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After we’d consumed our fill of sandwiches, scones and cake and drunk enough tea (or Diet Coke in my case) to keep the whole of Derbyshire hydrated we moseyed on into Ashbourne to have a mooch. We all have a bit of a penchant for charity shops (of which there are lots), and there’s a fabulous bear shop that I was very excited about returning to.

I came away with this gorgeous Charlie Bear called Shelby (a la Peaky Blinders) …

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and these books from a couple of charity shops.

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I’ll let you draw your own conclusions as to which cost me lots of money! He did have ten percent off though (hope that doesn’t mean they’re closing down.

We didn’t let the rain dampen our spirits. When we got back from Ashbourne with our spoils and full tummies, we managed to fit in a hot tub session before we knocked up a buffet tea and then set about the important business of chatting, laughing and reminiscing over a glass of Prosecco or three ….

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and in my case a couple of Bric Royales.

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This is a cocktail that I discovered when hubby and I went to Malta in January. It’s rosé wine with a shot or two of passionfruit liqueur added. Can you count a drink as a cocktail if it only has two ingredients? Not sure.

I signed up for Slimming World a couple of weeks ago, which probably wasn’t the best move given that I had my girlie weekend coming up. I followed the plan for the first week and managed to start a downwards trajectory …

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… but I wasn’t going to be beholden to it while I was away. I didn’t want to be awkward for communal catering, and I also wanted to be able to tuck into my afternoon tea and enjoy a tipple in the evenings, but I did try not to go mad.

I started each day, as I have been at home, with overnight oats that I made and took with me.

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This is the first batch I made. It’s just oats, fat free Greek yoghurt and frozen fruit layered up – free on Slimming World. Doesn’t it look like cheesecake? I was really hoping it would taste like it, but no such luck. It’s quite nice but cheesecake, it’s not!

I certainly indulged a little, as well as the afternoon tea and the booze, we had buffet teas with pizza, quiche, crisps and hummus (not all at the same time) and that’s my favourite kind of meal so I could have gone crazy, but I managed to reign myself in a little, at least more than I would have if I hadn’t just started Slimming World.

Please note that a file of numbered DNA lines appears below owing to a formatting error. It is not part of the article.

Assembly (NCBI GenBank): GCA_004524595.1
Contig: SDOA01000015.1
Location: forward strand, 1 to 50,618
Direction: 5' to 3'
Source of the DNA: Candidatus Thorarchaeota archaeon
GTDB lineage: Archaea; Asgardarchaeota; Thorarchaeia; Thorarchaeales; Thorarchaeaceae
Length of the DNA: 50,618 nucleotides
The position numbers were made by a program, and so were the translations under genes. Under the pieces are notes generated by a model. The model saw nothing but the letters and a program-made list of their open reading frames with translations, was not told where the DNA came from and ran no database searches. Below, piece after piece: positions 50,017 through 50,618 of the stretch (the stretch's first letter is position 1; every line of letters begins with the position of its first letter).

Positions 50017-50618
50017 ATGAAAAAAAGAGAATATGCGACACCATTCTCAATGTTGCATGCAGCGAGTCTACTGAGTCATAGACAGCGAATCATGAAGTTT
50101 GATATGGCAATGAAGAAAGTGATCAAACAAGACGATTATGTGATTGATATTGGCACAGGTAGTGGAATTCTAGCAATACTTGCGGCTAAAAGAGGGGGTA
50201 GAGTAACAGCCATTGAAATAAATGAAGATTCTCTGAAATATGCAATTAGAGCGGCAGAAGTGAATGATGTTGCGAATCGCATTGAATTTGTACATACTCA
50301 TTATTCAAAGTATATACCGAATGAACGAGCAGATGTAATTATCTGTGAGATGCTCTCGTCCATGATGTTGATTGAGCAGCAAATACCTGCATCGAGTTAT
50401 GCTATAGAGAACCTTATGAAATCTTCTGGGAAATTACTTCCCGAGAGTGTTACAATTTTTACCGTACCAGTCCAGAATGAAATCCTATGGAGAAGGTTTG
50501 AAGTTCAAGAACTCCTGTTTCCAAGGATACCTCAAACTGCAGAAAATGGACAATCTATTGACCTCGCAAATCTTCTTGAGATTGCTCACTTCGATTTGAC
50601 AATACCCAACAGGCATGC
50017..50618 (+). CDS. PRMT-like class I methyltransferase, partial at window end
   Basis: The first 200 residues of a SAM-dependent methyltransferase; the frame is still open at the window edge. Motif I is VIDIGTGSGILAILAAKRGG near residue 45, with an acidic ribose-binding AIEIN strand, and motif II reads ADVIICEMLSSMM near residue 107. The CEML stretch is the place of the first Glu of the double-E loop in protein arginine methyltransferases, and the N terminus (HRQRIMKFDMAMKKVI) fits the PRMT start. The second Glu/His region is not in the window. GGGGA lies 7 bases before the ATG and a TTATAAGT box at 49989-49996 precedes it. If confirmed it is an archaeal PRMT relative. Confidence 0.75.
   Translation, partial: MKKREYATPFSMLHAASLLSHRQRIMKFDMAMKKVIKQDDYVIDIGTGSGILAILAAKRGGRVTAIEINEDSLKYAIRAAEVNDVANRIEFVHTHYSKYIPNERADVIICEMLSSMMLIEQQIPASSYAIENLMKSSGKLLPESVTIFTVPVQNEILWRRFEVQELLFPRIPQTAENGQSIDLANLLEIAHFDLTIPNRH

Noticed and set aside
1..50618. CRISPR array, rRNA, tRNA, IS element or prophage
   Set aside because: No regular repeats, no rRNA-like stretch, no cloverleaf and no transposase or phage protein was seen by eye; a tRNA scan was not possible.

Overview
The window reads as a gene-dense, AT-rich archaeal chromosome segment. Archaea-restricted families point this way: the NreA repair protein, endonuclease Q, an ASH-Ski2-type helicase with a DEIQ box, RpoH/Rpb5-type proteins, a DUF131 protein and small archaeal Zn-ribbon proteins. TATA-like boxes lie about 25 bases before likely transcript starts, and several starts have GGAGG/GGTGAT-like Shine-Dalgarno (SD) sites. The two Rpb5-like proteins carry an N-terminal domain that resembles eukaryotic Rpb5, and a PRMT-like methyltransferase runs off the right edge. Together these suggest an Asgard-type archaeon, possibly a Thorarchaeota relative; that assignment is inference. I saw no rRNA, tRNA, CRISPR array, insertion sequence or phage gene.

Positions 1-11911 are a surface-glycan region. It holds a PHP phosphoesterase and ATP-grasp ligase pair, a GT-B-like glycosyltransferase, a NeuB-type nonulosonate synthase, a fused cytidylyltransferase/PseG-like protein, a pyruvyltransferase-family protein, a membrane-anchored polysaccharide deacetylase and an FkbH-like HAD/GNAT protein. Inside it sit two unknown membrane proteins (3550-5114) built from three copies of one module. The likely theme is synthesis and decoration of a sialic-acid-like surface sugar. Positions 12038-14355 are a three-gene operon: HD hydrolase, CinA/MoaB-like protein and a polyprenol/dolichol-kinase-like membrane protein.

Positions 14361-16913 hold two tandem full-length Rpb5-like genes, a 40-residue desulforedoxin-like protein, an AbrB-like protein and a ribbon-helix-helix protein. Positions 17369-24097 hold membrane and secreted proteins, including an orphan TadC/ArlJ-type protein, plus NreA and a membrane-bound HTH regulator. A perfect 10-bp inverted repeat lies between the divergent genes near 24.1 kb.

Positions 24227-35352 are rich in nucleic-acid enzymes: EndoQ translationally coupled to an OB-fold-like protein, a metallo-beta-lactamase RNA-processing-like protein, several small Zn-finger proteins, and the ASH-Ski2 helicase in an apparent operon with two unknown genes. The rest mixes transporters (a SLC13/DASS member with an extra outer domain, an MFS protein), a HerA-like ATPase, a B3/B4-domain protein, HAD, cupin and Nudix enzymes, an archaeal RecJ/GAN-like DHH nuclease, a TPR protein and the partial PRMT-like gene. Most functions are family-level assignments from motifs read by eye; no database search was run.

Anyway, wonderful weekend though it was, I think it’s left me a little sleep deprived – you never sleep as well in a strange place do you – so I can hear my bed calling. Only two more days to get through though – I have another four day week because I’m off to Gardeners’ World Live at the NEC on Friday. Whoop! Excited muchly!

 

Taranto Trip

My company made a huge acquisition last year, of a steel mill in Taranto in the south of Italy. It’s the biggest steel mill in Europe but it didn’t come without its issues, so my first trip was only organised this week. Even the model of it was huge and required the guy explaining it to use a big stick and lights to illustrate which bits he was talking about!

I seem destined to work with mills which are, without putting too fine a point on it, a pain in the bum to get to, so my Monday consisted of flying from Birmingham to Dublin and then Dublin to Bari. This was with Ryanair. For those of you who know me, or are regular readers, you’ll know my opinion of Ryanair – money-grabbing and seemingly hellbent on making travel as irritating and difficult as possible. Now, don’t get me wrong, I’ll still go out of my way not to fly with them if at all possible, and it continues to irritate me beyond belief that they have no seatback pockets in which to stash your stuff, leaving you doing a juggling act with your hand luggage (40 x 20 x 25cm and not a millimetre over!) your passport (which you had to show to board), your phone (which you needed to keep in your hand to use your mobile boarding pass and then show as you boarded to prove that the combination of you and the ground staff weren’t stupid enough to get you to the wrong plane) and your bag of essential sustenance (because you can guarantee Ryanair will have sold out (or not bothered to load) what you want to eat/drink, however Monday’s experience was actually reasonably pain-free and seamless, helped by the fact that I had check in luggage due to the length of my trip and the fact that work were picking up the bill, so I didn’t have to rush to board in order to do battle for a space in the overhead lockers.